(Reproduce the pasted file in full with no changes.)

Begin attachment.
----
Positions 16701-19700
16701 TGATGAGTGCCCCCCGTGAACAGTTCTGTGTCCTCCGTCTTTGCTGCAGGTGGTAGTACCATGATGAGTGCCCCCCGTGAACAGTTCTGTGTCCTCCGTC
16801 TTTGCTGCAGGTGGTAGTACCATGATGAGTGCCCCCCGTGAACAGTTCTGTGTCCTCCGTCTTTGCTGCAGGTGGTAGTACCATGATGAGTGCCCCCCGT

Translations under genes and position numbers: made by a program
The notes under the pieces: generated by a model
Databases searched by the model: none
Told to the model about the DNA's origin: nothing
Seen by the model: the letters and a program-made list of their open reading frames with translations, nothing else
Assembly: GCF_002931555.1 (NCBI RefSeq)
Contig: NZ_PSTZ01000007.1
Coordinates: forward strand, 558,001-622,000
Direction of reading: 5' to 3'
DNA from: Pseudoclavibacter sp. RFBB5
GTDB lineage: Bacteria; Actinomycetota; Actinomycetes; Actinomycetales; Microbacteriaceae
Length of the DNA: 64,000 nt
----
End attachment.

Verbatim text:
Positions 16701-19700
16701 TGATGAGTGCCCCCCGTGAACAGTTCTGTGTCCTCCGTCTTTGCTGCAGGTGGTAGTACCATGATGAGTGCCCCCCGTGAACAGTTCTGTGTCCTCCGTC
16801 TTTGCTGCAGGTGGTAGTACCATGATGAGTGCCCCCCGTGAACAGTTCTGTGTCCTCCGTCTTTGCTGCAGGTGGTAGTACCATGATGAGTGCCCCCCGT

Translations under genes and position numbers: made by a program
The notes under the pieces: generated by a model
Databases searched by the model: none
Told to the model about the DNA's origin: nothing
Seen by the model: the letters and a program-made list of their open reading frames with translations, nothing else
Assembly: GCF_002931555.1 (NCBI RefSeq)
Contig: NZ_PSTZ01000007.1
Coordinates: forward strand, 558,001-622,000
Direction of reading: 5' to 3'
DNA from: Pseudoclavibacter sp. RFBB5
GTDB lineage: Bacteria; Actinomycetota; Actinomycetes; Actinomycetales; Microbacteriaceae
Length of the DNA: 64,000 nt